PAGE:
The pace of newspaper closures,
mergers and bankruptcies appears to be accelerating as both chains and
independent newspaper owners
face unrelenting economic challenges, and the
largest companies shed underperforming assets.
Since publication of the 2018
report, The Expanding News Desert, UNC researchers have uncovered
an additional 200 shuttered papers. Almost half of those papers
have closed in recent months, according to data compiled by the UNC Center
for Innovation and Sustainability in Local Media. If the trend
holds, the U.S. will have lost more than 2,000 newspapers since 2004, bringing
the total number of surviving newspapers in the country to less than 7,000.
Most of the shuttered
papers this year have been in the Midwest and Northeast. All are weeklies,
except four small dailies under 10,000 circulation in Missouri, Arkansas and
Louisiana, and the 33,000-circulation Youngstown (Ohio) Vindicator, which
announced last week it planned to close at the end of August because the
family-owned paper could not find a buyer.
This new information is based
on UNC’s annual survey of state press associations – with more than three-quarters
of the organizations reporting – as well as extensive tracking of news accounts
and investment reports on sales, mergers and sales.
While closures appear
to be accelerating, the pace of acquisitions has slowed in recent months as
sales prices have dropped to historic lows.
Many newspapers in small and mid-sized markets are being valued at only
two times trailing annual earnings, according to investment bankers, who
predict that the pace of acquisitions will pick up in the fall, as some large
chains, such as such as Community Newspaper Holdings, Inc. (CNHI), begin
exiting the market, and others, such as Gannett and GateHouse, contemplate
backed by the pension fund Retirement Systems of Alabama (RSA), announced in 2018 that it planned to
sell or shutter all of its more than 100 papers, located in mostly rural
communities. However, CNHI is in no rush, given the depressed market. "This is not exactly the market you'd
want to sell anything in because the prices are too low,” David Bronner, CEO of
the RSA, said in an interview earlier this year with the Southern Newspaper
Publishers Association. “(Community newspapers) still make money. And you have
a wealth of real estate assets there. You wouldn't want to give it away at two
times earnings." CNHI did not
return numerous calls, seeking further comment on the status of its papers.
In contrast, GateHouse, the largest newspaper chain with
more than 450 papers, is moving ahead with either sales or closures of several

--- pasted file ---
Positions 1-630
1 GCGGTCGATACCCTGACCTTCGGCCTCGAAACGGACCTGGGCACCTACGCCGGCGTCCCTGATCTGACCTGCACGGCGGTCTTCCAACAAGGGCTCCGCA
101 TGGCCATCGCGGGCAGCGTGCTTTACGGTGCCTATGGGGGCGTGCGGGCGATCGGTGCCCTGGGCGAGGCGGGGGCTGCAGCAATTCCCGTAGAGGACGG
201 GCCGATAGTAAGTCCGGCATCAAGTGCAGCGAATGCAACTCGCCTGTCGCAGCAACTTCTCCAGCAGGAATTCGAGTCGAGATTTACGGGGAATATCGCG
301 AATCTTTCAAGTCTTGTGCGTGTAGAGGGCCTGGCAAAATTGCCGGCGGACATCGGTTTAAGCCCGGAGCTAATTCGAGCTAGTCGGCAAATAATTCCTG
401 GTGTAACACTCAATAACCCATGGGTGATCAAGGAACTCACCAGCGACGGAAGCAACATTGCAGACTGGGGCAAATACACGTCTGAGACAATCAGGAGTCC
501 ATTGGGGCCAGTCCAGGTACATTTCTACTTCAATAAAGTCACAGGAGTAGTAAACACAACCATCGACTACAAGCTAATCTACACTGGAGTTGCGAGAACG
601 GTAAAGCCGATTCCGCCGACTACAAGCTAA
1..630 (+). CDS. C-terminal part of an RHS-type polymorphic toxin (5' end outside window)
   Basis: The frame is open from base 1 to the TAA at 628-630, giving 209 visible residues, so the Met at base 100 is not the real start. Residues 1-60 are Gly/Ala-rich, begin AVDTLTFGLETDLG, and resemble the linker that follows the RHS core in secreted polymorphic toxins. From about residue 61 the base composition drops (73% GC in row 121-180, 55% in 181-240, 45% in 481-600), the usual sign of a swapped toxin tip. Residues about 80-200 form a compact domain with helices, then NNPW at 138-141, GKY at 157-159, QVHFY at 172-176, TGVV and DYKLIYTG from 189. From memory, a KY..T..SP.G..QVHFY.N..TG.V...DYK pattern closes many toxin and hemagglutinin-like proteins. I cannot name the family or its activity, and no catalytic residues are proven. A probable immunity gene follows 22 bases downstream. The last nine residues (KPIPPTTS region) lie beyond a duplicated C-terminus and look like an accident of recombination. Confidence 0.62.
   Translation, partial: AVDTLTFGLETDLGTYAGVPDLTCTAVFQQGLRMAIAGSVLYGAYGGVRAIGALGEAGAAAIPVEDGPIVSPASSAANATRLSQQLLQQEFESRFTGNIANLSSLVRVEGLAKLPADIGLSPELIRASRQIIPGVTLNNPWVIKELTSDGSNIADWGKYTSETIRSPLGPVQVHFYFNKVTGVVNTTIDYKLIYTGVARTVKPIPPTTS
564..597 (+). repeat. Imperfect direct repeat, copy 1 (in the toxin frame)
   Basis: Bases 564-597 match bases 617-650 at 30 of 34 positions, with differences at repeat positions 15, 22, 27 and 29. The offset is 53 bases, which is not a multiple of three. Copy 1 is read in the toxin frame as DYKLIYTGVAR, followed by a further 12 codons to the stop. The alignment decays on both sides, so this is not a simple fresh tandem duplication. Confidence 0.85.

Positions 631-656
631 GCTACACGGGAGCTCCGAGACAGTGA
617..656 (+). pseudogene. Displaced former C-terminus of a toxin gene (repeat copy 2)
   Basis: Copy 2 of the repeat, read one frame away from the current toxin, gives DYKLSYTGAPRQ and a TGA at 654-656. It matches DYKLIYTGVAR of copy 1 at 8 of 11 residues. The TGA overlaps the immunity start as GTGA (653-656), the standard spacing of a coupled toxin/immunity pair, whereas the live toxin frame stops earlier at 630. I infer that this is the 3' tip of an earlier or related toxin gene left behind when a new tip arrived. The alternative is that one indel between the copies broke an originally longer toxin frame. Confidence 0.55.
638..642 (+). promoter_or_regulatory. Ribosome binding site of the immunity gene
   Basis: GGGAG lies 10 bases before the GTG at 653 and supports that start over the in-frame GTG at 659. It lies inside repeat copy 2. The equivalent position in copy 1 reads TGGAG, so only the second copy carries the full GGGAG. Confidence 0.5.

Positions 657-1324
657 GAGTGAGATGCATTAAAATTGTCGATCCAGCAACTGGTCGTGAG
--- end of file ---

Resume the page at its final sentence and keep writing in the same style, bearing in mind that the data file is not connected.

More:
dozen of its smallest papers. In a recent earnings call, company executives
said they were focusing this year on assimilating the more than 100
acquisitions in recent years, and reshuffling the properties in its portfolio. In
late May, GateHouse announced it would be “consolidating” its 50 remaining
suburban weeklies in the Boston area, leaving only 18 titles. GateHouse has
also continued selling off small individual properties in the Midwest and
South, such as the daily Log Cabin Democrat to Paxton Media, while shuttering
those it cannot sell, including the 150-year-old Bastrop, Louisiana, Daily
Enterprise. According to news reports, GateHouse has also explored merging with
Gannett, the second largest chain with more than 200 papers.
While the large chains can afford to hold out for better
prices – or simply walk away from underperforming properties – some legacy
family-owned newspapers and regional chains, such as Western Communication,
which owns seven papers in the Pacific Northwest, are being forced to declare
bankruptcy and auction off their properties at rock-bottom prices. The 151-year-old Reading Eagle in
Pennsylvania, with a circulation of 40,000, was recently picked up at auction
by Digital First Media, the third largest chain with more than 100 papers in
its portfolio. This came only a couple
of months after Digital First, which is owned by the hedge fund Alden Capital,
made an unsuccessful hostile bid to takeover Gannett, after reportedly
first asking Gannett to buy its newspapers. Meanwhile, according to news accounts, Tribune Publishing is still
looking to either sell its 77 papers, including the Chicago Tribune, or merge
with another chain.
All this sets up an unpredictable second half of the
year. More precise numbers on closures
and sales will be available in fall, when the Center publishes its fourth
annual report, tracking the threat of news deserts.